HOUSTON — Oil companies have more than tripled spending on chemicals since 2007, with continued growth expected as modern drilling techniques require more of the materials.
In 2012, oil field spending on chemicals reached $9.5 billion, up from $2.9 billion in 2007, according to a study from the market research firm Freedonia Group.
While oil companies will continue to spend more on chemicals in the coming years, the pace of growth is expected to slow to about 2.1 percent a year until 2017, the company said. By 2017, oil field chemical spending will reach $10.5 billion, the firm said.
The slowed growth is mainly a result of lower prices for guar gum, a gooey, plant-based substance that was in short supply in 2012, causing huge price spikes that affected the balance sheets of Halliburton and other large companies.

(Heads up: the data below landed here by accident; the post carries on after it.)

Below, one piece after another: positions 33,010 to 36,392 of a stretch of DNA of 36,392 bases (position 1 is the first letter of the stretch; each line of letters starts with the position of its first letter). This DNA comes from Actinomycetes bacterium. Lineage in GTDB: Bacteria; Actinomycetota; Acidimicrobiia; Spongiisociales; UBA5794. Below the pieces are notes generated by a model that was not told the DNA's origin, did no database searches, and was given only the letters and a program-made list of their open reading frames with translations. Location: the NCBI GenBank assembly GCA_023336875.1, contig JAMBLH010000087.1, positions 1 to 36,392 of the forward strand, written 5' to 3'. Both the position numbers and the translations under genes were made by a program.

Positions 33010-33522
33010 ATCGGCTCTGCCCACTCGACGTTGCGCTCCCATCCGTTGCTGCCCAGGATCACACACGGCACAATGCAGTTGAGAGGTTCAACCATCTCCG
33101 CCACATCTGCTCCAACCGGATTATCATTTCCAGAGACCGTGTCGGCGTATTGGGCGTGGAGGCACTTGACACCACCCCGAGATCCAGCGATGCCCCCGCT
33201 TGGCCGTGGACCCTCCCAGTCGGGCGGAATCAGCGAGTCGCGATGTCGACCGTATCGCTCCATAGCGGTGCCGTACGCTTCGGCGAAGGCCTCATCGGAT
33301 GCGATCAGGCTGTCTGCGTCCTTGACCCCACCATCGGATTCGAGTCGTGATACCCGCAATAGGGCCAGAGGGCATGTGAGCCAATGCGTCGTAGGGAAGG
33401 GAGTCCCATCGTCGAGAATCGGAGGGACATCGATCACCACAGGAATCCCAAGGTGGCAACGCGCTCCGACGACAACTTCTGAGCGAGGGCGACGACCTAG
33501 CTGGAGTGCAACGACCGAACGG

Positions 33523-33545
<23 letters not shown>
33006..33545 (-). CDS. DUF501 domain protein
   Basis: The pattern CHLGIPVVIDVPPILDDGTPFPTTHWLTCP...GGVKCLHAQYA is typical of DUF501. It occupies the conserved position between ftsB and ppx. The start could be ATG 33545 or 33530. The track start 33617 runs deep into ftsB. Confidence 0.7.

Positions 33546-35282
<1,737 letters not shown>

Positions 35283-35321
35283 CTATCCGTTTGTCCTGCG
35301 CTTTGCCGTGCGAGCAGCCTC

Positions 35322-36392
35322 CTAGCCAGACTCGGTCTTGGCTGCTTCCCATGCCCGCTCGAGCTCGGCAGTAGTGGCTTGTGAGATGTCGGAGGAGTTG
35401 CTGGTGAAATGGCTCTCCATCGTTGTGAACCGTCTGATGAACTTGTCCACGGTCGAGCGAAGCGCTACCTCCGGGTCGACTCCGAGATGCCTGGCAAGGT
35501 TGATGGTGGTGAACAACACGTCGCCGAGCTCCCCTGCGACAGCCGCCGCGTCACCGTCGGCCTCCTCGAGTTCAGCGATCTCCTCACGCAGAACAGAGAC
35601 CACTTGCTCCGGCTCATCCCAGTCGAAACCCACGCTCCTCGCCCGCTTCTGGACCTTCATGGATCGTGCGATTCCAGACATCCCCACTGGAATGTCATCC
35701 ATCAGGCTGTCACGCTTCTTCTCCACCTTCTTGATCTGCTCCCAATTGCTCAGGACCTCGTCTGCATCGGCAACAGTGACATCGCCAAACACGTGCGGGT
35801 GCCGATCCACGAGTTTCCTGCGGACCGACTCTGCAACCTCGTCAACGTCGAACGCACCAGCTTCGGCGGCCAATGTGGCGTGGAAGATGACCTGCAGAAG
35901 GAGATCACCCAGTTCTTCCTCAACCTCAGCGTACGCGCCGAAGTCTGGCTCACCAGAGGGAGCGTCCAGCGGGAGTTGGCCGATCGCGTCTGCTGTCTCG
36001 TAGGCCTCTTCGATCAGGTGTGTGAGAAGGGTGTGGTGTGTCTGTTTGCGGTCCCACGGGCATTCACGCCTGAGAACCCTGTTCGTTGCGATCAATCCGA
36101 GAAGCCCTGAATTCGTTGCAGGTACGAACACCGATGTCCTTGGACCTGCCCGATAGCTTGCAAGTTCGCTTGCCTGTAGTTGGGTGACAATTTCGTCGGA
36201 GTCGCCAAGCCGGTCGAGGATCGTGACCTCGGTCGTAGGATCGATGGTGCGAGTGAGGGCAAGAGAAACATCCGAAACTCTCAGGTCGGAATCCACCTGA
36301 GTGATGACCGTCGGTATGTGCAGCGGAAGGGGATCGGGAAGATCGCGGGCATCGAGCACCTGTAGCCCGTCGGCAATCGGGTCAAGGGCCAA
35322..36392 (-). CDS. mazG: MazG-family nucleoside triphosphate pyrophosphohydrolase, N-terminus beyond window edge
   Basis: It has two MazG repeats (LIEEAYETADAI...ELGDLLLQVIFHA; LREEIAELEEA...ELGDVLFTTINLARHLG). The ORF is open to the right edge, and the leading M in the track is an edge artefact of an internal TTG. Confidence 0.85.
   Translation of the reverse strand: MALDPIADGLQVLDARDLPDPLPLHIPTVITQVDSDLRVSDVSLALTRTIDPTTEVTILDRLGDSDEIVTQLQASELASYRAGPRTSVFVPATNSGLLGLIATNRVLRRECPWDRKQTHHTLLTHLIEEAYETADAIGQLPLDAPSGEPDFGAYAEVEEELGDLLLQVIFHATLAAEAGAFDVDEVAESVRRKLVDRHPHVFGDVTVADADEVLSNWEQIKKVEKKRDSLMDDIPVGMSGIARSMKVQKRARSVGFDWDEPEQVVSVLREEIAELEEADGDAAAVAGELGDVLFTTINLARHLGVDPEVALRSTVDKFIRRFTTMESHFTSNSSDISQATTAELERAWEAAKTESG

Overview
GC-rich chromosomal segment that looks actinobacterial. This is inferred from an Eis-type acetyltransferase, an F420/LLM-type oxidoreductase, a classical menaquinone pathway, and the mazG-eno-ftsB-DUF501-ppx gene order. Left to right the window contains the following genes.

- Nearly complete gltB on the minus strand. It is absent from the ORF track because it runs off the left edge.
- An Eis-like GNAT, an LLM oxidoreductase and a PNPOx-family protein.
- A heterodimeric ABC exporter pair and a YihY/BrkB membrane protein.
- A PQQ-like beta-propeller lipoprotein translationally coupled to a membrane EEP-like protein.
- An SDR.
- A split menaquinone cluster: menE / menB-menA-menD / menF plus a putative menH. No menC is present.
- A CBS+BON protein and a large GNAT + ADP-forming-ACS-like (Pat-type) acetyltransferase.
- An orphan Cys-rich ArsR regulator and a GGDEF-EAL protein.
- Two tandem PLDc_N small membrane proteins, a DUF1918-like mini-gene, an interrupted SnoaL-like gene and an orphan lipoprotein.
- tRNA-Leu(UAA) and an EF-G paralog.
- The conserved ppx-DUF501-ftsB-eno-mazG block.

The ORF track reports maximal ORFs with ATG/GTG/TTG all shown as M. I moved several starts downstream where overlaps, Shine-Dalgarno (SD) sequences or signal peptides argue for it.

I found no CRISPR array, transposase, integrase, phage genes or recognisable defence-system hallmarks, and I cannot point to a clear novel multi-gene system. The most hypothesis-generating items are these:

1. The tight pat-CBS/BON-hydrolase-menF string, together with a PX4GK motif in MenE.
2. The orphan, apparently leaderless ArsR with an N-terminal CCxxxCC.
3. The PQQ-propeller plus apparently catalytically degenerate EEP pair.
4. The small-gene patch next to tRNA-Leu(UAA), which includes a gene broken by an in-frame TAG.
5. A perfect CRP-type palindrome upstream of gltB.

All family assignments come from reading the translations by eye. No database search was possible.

“Helping to offset the industry’s reliance on this commodity will be the rising use of slickwater fracturing as well as efforts to find alternative polymers that can match guar’s performance,” the Freedonia Group said in a press release on the data.
Oil companies use guar gum as part of the hydraulic fracturing process, when a mixture of water, sand and chemicals is used to fracture underground rocks and free up oil and gas.
As a result of guar gum shortages, oil field companies have increasingly turned to alternatives, reducing demand for the chemical.
Demand for other chemicals, however, is expected to continue a steady rise, the company said.
“Both increased production and produced water will necessitate higher levels of use of chemicals such as biocides, demulsifiers, and corrosion and scale inhibitors,” according to the firm.